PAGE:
Sunday, September 6, 2015

"E-Book Sales Tank"

A lot for my journalist-writer/painter/other-creative friends to chew on here.
Bob Lefsetz via The Big Picture:
E-Book Sales Fall After New Amazon Contracts

Beware of your dream coming true.

For years we’ve heard that music is undervalued, that people must pay more. But maybe the consumer doesn’t want to. That seems to be the case with e-books.

When Amazon launched the Kindle no e-book was over ten bucks. A business burgeoned. Early adopters were ecstatic. But the old guard said they loved paper and the writers and publishers were wary of giving Amazon too much power.

So, after agitating in the press, Amazon gave them some of what they wanted, including the right to set prices.

And then they fell.

Now don’t tell me paper is where it’s at. If you read the story on backpacks in the “New York Times” you’ll see that college students no longer carry books, their courses are online. This is the trend, and to deny the trend is death. (“Backpack Makers Rethink a Student Staple”:
So CDs are never coming back and track sales are decreasing, -5% for Universal in the last quarter, and streaming adoption is slow.

Why is it slow?

Because tracks are free on YouTube and Apple Music is nearly indecipherable and maybe $9.99 a month is just too much.

Forget about the fans, they’ll pay no matter what. But to really succeed you have to get the casual users, the looky-loos. And the larger the barrier, the less they’re interested.

Music has completely changed. Used to be tracks were parceled out on the radio with the hope that people would go to the store and buy singles. Now, the track is available instantly online and those who care check it out in droves. Which is how Justin Bieber broke the Spotify record this week. This is a good thing. Monetization comes last in today’s marketplace. First comes attention, you want people to check something out, and if it sticks…it’s forevermore. Hell, Major Lazer’s “Lean On” is still one of Spotify’s top tracks. As is One Direction’s “Drag Me Down,” which held the streaming record before Bieber.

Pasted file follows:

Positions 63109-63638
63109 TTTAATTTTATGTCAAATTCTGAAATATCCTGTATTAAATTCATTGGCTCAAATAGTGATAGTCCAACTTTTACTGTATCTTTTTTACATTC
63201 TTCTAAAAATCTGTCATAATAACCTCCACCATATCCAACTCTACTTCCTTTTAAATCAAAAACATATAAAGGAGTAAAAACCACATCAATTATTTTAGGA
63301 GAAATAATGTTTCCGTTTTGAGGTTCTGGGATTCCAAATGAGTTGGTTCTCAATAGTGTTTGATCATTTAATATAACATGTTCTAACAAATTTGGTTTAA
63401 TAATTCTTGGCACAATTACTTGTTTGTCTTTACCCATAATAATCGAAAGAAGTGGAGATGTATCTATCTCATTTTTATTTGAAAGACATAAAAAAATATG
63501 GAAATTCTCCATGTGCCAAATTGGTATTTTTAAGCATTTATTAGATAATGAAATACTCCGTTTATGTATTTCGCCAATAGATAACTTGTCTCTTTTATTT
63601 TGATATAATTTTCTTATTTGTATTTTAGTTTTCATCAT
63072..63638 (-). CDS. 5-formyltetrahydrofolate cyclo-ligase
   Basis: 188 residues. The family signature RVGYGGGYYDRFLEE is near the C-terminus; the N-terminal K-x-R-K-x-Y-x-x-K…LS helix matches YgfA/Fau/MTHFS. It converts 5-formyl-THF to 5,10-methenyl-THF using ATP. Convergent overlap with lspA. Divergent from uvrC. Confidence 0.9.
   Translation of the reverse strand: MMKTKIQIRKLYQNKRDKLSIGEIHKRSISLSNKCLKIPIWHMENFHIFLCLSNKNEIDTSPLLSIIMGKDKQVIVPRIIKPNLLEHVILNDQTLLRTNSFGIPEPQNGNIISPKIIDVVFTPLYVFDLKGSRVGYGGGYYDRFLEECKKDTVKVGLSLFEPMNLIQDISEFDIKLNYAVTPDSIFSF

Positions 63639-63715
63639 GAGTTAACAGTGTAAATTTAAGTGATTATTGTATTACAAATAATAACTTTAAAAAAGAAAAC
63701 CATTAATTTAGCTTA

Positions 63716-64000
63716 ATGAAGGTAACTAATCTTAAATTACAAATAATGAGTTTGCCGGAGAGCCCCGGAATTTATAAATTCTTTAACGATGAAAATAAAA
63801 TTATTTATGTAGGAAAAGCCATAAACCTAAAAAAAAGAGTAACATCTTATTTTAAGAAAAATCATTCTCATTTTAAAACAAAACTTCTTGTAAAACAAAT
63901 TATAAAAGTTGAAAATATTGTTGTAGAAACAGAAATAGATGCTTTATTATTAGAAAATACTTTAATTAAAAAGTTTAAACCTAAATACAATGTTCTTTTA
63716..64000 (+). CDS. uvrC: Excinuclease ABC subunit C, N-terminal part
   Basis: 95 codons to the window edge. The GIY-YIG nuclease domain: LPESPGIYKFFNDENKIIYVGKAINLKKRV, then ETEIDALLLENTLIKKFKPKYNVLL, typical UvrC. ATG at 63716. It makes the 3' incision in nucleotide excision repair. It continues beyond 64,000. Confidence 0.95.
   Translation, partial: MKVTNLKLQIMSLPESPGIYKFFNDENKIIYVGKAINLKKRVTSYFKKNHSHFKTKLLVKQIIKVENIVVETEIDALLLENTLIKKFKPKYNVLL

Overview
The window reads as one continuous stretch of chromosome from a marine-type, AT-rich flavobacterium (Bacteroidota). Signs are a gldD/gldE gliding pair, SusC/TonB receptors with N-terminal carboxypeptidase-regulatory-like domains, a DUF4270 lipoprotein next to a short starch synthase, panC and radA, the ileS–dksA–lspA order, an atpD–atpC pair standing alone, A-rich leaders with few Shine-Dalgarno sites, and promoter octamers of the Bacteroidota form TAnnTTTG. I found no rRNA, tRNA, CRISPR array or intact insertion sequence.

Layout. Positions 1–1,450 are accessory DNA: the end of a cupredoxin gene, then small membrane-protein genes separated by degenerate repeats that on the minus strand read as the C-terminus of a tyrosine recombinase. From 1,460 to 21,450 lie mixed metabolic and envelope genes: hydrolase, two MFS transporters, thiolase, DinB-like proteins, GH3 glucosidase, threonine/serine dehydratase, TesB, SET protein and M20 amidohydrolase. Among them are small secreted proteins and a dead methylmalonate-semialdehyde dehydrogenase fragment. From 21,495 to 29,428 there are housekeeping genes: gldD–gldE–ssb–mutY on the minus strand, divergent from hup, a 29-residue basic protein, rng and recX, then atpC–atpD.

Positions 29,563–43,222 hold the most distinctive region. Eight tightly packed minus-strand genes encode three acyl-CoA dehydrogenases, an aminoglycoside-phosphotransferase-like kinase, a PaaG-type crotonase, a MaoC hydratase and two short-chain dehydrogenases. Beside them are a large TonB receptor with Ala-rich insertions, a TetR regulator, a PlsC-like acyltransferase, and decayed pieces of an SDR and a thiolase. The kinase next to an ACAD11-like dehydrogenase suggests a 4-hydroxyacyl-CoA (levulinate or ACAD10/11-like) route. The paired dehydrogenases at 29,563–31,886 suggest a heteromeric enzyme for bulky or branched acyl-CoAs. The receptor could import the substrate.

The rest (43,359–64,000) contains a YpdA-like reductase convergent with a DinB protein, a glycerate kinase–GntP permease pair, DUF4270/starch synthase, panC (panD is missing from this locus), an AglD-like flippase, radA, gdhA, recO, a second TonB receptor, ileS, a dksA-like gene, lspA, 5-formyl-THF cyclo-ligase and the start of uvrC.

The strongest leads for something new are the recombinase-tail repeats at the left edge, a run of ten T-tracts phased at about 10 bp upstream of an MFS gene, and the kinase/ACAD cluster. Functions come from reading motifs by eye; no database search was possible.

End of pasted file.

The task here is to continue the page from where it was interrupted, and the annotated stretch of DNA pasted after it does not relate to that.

So why is everybody agitating against the new model? Universal Music reported that streaming revenue grew significantly, by 34%, it overcame the decline in physical and downloads, it helped the company’s bottom line. But we’ve got the unwashed uneducated and the marginal protesting that they just can’t win in the new world.

Welcome to the twenty first century. That’s what I hate about America. No one can move backward, no one can lose. It’s like we’re dying to become Europe, where jobs are protected. Only they aren’t. Industry lays people off in droves and no matter what the musicians say their revenues are not returning, unless they’re stars or adjust their model.

We need to get more people paying for streaming.

And first we must expose them to it.

It’s hard to get someone to pay $9.99 a month if they don’t know what it is, how to use it. And most people still don’t. And Apple Music is a bad beginning. I still can’t figure it out completely. And if I can’t, what about the wannabe?

So freemium must exist. And family plans are a good thing. As is Spotify’s reduced student price....MORE
Back in 2013 Techdirt, among others, was thinking the pay-as-you-read model (usually per-chapter)  was the future of books.
Didn't happen.

More recently, Amazon announced their "pay-per-page" plan, which has it's own set of problems.

So now what?

I'm only half-kidding when I say I'm going to start advising smart kids to go into politics if they want to make real money.